Nesting: Barns, lean-tos and other outbuildings with dark nooks and crannies for nesting. They’ll usually look for a ledge or beam among roof timbers that’s shelter from the elements, where they can build a cup-shaped nest that’s difficult for predators to spot.
Where to look: Flying low to the ground over lowland fields and meadows, especially near lakes and rivers where there are lots of insects. They’ll also perch on telephone wires or wire fencing, and land on wet mud to scoop some up for nest-building.
Helping swallows: Birds without Borders works across international borders to ensure safer passage for swallows and other summer migrants. Support the campaign here. You can encourage them to your garage or outhouse by ensuring a small opening, at least 5cm wide and 20cm wide and beyond the reach of cats; then fix a platform high inside the roof space. Put a plastic sheet below to catch droppings. Click here to find out how to encourage swallows to nest.
HOUSE MARTIN (Delichon urbicum)
UK breeding population: 510,000 pairs
Identification: Smaller than swifts or swallows, with a white underside and ‘trousers’, and blue-black upper - except for the the white rump on its back.
Flight: Most active in morning and evening, they zoom around at mid-height, usually together in flocks, coming down low over the water and fluttering in and out of house eaves, chirruping softly.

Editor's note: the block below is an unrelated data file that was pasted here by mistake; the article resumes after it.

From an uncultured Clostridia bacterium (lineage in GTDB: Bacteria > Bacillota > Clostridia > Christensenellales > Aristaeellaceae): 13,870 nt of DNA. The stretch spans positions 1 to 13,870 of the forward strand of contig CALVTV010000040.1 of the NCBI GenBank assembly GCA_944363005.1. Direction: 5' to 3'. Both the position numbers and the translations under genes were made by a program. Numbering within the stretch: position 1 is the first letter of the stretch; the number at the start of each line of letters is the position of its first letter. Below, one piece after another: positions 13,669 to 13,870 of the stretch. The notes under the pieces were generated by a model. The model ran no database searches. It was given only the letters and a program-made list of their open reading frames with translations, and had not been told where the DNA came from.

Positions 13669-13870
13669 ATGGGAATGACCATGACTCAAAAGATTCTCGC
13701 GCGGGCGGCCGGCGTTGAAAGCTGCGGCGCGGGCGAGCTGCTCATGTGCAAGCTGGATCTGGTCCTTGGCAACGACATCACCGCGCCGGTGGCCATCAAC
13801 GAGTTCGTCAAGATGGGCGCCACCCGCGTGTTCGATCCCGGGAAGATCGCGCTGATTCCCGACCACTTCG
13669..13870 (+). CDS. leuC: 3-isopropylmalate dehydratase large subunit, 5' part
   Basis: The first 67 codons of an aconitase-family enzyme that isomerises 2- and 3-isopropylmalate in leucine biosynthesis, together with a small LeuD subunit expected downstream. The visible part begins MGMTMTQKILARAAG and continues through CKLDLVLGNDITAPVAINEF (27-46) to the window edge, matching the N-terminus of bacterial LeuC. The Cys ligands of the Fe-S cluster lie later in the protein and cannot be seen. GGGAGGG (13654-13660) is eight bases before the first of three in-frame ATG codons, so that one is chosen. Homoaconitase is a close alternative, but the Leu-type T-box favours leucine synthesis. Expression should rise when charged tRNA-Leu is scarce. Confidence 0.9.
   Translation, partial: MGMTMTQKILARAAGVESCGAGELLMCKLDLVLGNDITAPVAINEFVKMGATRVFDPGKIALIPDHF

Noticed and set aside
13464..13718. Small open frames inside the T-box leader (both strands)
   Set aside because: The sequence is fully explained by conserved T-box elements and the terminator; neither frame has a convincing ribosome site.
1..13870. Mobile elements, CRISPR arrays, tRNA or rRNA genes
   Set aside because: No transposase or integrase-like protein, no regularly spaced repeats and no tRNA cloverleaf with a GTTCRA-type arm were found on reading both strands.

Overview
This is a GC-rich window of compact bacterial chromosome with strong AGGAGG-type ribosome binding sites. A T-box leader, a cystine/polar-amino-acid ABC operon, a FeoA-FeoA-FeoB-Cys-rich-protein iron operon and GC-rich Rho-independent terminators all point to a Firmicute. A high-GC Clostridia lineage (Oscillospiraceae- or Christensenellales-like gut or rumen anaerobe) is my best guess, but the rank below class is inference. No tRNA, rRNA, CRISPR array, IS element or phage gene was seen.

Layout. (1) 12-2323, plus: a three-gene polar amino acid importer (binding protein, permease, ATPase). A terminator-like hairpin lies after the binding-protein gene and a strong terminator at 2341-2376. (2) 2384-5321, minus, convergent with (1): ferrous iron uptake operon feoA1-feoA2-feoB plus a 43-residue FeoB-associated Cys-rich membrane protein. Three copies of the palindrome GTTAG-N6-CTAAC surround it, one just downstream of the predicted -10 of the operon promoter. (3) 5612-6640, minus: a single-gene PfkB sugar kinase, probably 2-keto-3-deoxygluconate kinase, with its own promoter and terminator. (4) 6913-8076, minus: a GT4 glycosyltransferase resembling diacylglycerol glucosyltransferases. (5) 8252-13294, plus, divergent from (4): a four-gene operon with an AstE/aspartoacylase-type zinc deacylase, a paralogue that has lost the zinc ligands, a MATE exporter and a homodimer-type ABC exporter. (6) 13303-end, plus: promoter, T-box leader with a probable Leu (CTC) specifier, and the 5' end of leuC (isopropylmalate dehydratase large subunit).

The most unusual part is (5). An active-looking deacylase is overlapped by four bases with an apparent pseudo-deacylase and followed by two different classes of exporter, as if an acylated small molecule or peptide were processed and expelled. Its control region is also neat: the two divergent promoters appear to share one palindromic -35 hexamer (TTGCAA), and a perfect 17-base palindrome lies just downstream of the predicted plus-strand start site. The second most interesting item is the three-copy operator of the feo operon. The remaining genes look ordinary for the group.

Nesting: Like swallows, house martins collect mud to build cup-shaped nests, exploiting manmade buildings that mimicking the original cliffs, but (with the occasional exception) they go for the outside eaves rather than inside beams. Like swifts, they nest together in colonies, which can number dozens or even hundreds of birds.
Where to look: Wetlands and lakeshore are a hotspot as house martins prey on flying insects often associated with wetlands - hoovering up midges, mayflies, damselflies and dragonflies as they swoop over the water.
Helping house martins: With numbers in decline, you can buy ready-made house martin cups and install them under your eaves to give house martins a helping hand.
SAND MARTIN (Riperia riperia)
UK breeding population: 100,000 pairs
Identification: The smallest of all the hirundines, these are dark brown but for a white underside divided by a distinctive brown bar across the chest.
Flight: Swirling and flapping, less of the gliding. They fly mainly over water, and will also perch on overhead wires or branches.
Nesting: Uniquely among our swallows, swifts and martins, these birds burrow holes into sandy or dry earth banks. They need a dry, near-vertical bank in a sea-cliff, railway cutting, gravel pit or high riverbank - though have also been known to occupy drainpipes poking out of walls, and holes in brickwork. Their tunnels lead to a nesting chamber and entire colonies of birds can pepper cliffs with these little entrances. These nests are protected by law.
Where to look: Farmland and wetland, especially along rivers, lake systems and manmade gravel pits with suitable nesting banks.
Helping sand martins: Click here to see how we provide nest sites for sand martin colonies - and how to build your own.